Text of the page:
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February 19, 2009

Can Burlington Pull Off an Error-Free Election?

Let’s face it, Burlington has had its share of problems since longtime elections chief Jo LaMarche left the city to take a job as the Addison County Clerk, and many wonder if the current team is really up to the task of pulling off an error-free election in the state's largest city.

Last May, city Democrats hauled Chief Administrative Officer Jonathan Leopold and his assistant Ben Pacy into court. The issue was whether a ballot box was improperly unsealed during the recount of a New North End council race. Pacy was cleared of any wrongdoing, but it cast a pall over whether the city could run an election. Since then, Burlington had a statewide primary where not enough ballots were ordered for one ward, and then on November 4 they incorrectly reported vote tallies on election eve, which caused confusion in a key county senate race. And, results were handed out to the public several hours later than in any previous election.

Now comes word that election workers were given bad info about how voting machines would be set up. During a training last week, Pacy told election workers that ballot machines would be calibrated at City Hall and elected election officials would not be allowed to create printouts at the polling site proving the machines were clear of ballots. That has been the standard in past elections, LaMarche confirmed with Blurt, the Seven Days staff blog.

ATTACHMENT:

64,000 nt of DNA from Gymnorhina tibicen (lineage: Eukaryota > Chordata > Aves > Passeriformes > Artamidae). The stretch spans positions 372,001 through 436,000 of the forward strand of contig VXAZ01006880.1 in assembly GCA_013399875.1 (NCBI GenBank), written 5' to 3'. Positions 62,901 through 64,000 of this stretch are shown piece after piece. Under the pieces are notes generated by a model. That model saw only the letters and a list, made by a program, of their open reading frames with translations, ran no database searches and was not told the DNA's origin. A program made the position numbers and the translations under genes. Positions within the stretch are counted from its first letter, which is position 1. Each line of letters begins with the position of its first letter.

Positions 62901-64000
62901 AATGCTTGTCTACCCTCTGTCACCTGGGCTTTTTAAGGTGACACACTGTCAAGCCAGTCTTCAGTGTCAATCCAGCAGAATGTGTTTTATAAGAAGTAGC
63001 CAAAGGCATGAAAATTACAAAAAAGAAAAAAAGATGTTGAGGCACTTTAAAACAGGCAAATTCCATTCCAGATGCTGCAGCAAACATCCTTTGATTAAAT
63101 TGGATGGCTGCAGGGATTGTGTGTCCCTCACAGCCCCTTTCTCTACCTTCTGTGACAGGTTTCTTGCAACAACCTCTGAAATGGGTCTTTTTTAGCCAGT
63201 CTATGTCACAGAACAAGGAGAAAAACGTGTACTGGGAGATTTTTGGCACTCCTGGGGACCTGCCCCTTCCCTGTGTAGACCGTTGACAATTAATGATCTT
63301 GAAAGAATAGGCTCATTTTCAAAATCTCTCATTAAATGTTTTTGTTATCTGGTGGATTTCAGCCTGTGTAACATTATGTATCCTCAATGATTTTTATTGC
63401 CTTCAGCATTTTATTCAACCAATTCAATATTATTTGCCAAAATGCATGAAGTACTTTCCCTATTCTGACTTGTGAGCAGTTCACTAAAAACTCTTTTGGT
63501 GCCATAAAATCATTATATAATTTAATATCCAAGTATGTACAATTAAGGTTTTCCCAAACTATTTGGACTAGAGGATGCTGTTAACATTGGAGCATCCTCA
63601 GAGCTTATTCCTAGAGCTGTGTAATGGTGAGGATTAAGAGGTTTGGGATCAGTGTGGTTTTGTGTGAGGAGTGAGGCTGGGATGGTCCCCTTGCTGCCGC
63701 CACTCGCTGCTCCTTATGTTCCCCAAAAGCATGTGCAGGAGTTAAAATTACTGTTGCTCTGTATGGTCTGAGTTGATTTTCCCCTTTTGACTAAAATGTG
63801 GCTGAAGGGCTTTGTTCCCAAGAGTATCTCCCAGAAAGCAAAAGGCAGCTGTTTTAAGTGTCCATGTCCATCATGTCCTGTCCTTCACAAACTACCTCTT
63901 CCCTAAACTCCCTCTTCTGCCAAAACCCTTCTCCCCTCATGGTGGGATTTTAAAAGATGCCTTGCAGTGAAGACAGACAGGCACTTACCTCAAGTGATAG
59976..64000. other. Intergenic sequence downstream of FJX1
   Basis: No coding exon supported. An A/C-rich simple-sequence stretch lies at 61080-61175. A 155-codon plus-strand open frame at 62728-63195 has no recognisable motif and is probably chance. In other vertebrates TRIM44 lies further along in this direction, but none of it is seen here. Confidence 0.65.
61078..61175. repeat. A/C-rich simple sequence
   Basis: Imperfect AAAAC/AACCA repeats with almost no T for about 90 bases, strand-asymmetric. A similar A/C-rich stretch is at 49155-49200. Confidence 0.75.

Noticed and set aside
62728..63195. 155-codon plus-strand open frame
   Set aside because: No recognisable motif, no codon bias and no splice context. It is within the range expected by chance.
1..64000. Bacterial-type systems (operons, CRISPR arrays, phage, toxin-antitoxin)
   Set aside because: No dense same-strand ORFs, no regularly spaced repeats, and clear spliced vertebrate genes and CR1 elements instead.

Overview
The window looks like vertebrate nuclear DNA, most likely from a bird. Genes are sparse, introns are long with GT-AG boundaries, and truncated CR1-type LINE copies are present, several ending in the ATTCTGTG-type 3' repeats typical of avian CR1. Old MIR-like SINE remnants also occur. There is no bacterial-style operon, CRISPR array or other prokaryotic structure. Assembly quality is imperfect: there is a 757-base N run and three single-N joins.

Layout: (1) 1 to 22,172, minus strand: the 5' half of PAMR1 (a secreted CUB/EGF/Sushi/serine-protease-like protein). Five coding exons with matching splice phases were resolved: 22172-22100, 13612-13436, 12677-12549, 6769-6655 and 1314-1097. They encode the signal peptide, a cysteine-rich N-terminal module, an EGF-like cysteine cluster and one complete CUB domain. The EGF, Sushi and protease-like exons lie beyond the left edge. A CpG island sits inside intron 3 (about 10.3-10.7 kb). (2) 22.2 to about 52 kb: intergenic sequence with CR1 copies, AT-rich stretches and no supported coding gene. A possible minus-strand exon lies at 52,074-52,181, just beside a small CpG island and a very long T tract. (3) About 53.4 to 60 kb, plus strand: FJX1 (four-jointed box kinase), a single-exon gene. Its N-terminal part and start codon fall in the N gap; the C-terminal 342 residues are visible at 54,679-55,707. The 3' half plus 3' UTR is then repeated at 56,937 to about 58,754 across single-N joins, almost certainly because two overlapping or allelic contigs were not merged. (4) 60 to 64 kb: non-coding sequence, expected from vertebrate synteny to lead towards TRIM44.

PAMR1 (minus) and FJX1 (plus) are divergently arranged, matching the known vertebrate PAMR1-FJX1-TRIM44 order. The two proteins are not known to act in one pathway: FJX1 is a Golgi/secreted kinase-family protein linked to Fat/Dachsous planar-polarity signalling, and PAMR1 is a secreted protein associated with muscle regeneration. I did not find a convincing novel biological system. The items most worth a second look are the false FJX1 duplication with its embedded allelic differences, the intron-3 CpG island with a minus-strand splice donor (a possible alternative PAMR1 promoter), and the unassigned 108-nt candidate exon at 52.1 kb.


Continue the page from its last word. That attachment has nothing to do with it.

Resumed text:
That didn’t sit well with Ward 6 election official Owen Mulligan. Elected election officials — not city employees and consultants — should ensure ballot boxes are clear of any ballots, he argues. And, rightly so.

Mulligan contacted Seven Days, and subsequently his note to us ended up on Jay Vos' blog Blazing Indiscretions, where it stirred up some interesting comments. Haik Bedrosian of BurlingtonPol chimed in, and posted a diary on his site, "IRV and Election Integrity."

When Mulligan’s complaint hit the blog, however, IRV supporter and consultant Terry Bouricius took action and called city hall. He said Pacy’s info was inaccurate, and said so on Blazing Indiscretions.

“Owen was rightly upset,” Bouricius told Blurt. "But, what he would like to happen is actually what is going to happen."

Bouricius is a former Prog city councilor and state lawmaker who now works for FairVote, a national outfit that promotes IRV. In 2006, he was a paid consultant for the city. This year, he’s doing some work pro bono since few, if any, of the election workers in city hall were around three years ago.

Still, Bouricius said that anyone who may question the IRV outcome will be able to view cast ballots online after the election, essentially allowing for anyone to conduct their own citizen's audit of the results. You can go to this site to view how that worked from the 2006 election. To get a preview of the ballots for this year's election, go here.

As for Mulligan, he’s not happy that he had to learn from a blog post on a friend’s website that city officials were in the wrong — and from someone who isn't directly associated with the city's elections office. In fact, when he called Pacy for clarification after the training, he was told — again — that elected officials at the polling stations would not create the paper printouts.